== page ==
A potential drawback of the static model of high-growth determinants is that it fails to take into account a firm’s past HGF experience or path dependence. If a firm has experience of being a high-growth performer, it is likely to possess firm specificity that links with the drivers of high growth and hence is more likely to sustain its HGF status. To ensure that the results found in the static model are robust to the potential high-growth path dependence, we adopt the standard dynamic panel probit estimator and the dynamic probit estimator due to Wooldridge (2005).13 Technically, the past HGF experience can be captured by a lagged HGF experience dummy in the model, which is estimated by a random effects panel probit estimator with a dynamic term. Wooldridge (2005) addresses the initial condition problem and delivers consistent estimates. Hence, the approach deals with firm unobserved heterogeneity that is intrinsic to firms from the initial period of observation, which may induce endogeneity concerns in the model. The important finding of the two dynamic probit model estimations is that TFP growth remains a highly significant determinant of HGF incidence for most model specifications, which lends robustness to our previous results. Higher TFP growth, on average, increases the likelihood of a firm entering a high-growth period, for both manufacturing and service sectors. The results consistently hold for incumbents for both sectors and also new service firms. The important message from our analysis is that HGF status is not a random event and productivity growth is a key determinant.

6 HGF experience: a self-reinforcing process

Having established that productivity growth is a significant driver of HGF prevalence, we turn our attention to the productivity implications of high growth. Tables 5 and 6 show quantile regression results of the productivity effects once a firm has achieved HGF status. We find that HGF experience helps to improve TFP growth, and this finding holds along the entire TFP growth distribution for both the manufacturing and service sectors. A firm that has had a fast growth experience is more likely to display higher TFP growth later on. In particular, the coefficients increase steadily along the quantiles of TFP growth and peak towards the top quantile of TFP growth. This means that HGF experience generates even better results for firms that show higher productivity growth, and this is particularly the case for the manufacturing sector.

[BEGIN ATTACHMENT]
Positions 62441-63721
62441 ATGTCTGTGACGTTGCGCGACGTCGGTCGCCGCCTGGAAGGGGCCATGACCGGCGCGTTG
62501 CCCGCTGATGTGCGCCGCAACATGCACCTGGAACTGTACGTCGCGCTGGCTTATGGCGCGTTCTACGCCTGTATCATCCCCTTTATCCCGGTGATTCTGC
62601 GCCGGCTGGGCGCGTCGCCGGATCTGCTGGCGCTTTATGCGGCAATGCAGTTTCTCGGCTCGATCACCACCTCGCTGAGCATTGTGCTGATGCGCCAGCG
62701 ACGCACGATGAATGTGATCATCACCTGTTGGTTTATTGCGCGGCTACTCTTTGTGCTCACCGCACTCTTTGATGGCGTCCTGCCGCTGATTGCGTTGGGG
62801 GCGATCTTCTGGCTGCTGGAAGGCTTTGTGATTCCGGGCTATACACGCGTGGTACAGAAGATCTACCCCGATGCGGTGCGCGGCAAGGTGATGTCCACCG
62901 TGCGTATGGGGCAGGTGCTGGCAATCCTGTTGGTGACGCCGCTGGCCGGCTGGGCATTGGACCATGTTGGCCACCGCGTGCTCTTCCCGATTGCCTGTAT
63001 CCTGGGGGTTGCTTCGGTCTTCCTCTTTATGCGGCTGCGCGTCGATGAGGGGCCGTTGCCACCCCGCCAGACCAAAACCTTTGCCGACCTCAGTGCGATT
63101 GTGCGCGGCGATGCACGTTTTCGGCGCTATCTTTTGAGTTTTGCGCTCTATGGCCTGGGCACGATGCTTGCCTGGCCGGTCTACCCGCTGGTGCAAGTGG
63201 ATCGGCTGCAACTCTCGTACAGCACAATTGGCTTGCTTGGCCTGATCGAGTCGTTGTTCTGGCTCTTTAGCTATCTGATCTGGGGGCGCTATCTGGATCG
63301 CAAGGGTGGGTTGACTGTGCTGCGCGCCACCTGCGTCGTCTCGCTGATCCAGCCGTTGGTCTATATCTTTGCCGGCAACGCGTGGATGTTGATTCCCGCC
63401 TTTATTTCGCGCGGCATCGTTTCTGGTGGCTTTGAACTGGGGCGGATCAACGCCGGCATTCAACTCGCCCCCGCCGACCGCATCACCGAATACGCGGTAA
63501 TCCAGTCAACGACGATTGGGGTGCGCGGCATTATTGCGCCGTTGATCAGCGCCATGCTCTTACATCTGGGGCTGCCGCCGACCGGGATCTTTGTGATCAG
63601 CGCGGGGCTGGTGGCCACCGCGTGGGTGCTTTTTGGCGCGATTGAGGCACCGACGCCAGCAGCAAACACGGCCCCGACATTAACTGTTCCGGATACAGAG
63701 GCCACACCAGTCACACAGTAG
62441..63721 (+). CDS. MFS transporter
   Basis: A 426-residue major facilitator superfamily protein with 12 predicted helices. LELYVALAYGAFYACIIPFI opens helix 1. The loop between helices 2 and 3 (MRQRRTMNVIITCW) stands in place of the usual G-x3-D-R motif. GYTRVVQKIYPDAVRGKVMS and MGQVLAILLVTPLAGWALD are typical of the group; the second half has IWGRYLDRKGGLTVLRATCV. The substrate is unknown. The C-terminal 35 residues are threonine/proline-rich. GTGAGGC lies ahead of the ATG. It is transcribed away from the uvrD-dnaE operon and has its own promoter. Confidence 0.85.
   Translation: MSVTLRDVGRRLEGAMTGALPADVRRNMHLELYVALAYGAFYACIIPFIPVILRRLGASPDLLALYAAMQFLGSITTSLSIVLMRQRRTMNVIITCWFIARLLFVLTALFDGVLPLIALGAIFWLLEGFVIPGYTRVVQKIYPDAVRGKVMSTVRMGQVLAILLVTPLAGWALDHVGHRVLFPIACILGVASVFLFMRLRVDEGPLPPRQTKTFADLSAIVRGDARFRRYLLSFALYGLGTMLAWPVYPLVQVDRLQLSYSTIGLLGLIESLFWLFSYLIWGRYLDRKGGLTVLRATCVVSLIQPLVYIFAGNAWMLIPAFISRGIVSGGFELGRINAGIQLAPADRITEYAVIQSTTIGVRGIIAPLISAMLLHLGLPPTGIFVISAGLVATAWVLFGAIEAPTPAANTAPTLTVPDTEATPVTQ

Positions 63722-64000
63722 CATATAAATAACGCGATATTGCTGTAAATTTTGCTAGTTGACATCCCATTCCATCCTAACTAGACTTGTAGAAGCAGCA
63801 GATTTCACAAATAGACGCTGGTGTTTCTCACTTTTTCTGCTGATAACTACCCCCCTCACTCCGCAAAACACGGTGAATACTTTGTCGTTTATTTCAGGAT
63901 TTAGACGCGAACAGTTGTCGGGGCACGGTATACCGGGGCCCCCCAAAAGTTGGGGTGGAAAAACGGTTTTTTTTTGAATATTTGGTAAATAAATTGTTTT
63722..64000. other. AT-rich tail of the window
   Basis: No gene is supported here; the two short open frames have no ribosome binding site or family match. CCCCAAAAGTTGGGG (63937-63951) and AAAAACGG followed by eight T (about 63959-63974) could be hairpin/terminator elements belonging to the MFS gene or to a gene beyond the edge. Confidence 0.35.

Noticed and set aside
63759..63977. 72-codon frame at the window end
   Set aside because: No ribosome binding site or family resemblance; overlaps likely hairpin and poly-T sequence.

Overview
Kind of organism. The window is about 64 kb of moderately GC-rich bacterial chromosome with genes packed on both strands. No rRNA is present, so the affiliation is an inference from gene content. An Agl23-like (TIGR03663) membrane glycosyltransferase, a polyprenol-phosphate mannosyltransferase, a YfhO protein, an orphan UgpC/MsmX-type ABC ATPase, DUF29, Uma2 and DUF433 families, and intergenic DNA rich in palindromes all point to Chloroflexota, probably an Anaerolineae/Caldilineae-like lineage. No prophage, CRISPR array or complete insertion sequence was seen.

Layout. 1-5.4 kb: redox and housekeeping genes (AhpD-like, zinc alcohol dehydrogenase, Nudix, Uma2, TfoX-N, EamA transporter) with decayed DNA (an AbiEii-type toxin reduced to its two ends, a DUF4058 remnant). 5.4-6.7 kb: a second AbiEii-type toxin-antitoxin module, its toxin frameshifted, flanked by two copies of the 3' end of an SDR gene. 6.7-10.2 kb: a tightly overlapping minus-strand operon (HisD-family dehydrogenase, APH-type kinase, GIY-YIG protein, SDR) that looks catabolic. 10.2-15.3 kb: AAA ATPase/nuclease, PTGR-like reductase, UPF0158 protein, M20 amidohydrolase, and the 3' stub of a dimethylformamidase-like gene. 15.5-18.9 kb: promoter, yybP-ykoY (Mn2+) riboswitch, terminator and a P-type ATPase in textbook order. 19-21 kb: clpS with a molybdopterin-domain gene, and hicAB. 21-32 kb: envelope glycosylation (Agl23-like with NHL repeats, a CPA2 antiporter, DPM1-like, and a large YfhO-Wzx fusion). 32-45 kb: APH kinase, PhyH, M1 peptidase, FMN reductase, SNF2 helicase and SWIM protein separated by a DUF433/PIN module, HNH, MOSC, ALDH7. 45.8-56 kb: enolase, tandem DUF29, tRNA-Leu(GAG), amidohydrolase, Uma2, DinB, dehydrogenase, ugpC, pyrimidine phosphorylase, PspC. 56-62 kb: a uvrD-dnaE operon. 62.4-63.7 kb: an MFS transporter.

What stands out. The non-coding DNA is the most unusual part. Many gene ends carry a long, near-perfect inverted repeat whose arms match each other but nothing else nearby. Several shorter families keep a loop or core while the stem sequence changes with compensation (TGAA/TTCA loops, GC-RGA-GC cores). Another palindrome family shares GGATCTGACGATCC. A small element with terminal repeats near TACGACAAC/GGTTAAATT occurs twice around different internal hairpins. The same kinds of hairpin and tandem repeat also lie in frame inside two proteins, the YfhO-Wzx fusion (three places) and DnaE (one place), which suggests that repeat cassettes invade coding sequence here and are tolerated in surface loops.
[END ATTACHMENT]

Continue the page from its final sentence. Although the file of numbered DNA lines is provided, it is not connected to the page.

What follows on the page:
Table 5

HGF experience and TFP growth: quantile regression analysis (manufacturing sector)

Dep: TFP growth

Variables

(1)

q10

(2)

q25

(3)

q50

(4)

q75

(5)

q90

High-growth firm

HGF it−1

0.0283***

(0.00524)

0.0457***

(0.00403)

0.0655***

(0.00353)

0.120***

(0.00590)

0.208***

(0.00728)

Firm characteristics

Age t

0.000549***

(8.45e − 05)

0.000274***

(5.06e − 05)

3.46e − 05

(2.88e − 05)

−0.00022***

(3.80e − 05)

−0.00072***

(7.87e − 05)

Size t−1

0.0265***

(0.0033)

0.00884***

(0.0021)

−0.0132***

(0.00097)

−0.0355***

(0.0025)

−0.0614***

(0.0054)

Intangible assets ratio t−1

−6.71e − 07

(1.22e − 06)

−4.37e − 07

(4.31e − 07)

8.54e − 07***

(2.82e − 07)

1.21e − 06*

(6.56e − 07)

2.57e − 06**

(1.17e − 06)

Average wage t−1

0.0724**

(0.0283)

0.0227

(0.0230)

0.0148

(0.0129)

0.0466*

(0.0279)

0.105**

(0.0447)

Cash flow t−1

−5.42***

(0.295)

−2.93***

(0.242)

−1.65***

(0.160)

−1.56***

(0.221)

−2.04***

(0.489)

Export t−1

−0.0206

(0.0131)

−0.00519

(0.00516)

0.0110***

(0.00375)

0.0282***

(0.00534)

0.0445***

(0.00987)

MNE

0.0377***

(0.0105)

0.0179***

(0.00493)

0.00878**

(0.00418)

0.00639

(0.00421)

0.00809

(0.0126)

Observations

32,045

32,045

32,045

32,045

32,045

The quantile regressions include the NUTS 2 regional-level variables, including unemployment rate, air traffic, GDP growth, and patent counts, year dummy and NACE 2-digit industrial sector dummies

Robust standard errors in parentheses, *** p < 0.01; ** p < 0.05; * p < 0.1

Table 6

HGF experience and TFP growth: quantile regression analysis (service sector)

Dep: TFP growth

Variables

(1)

q10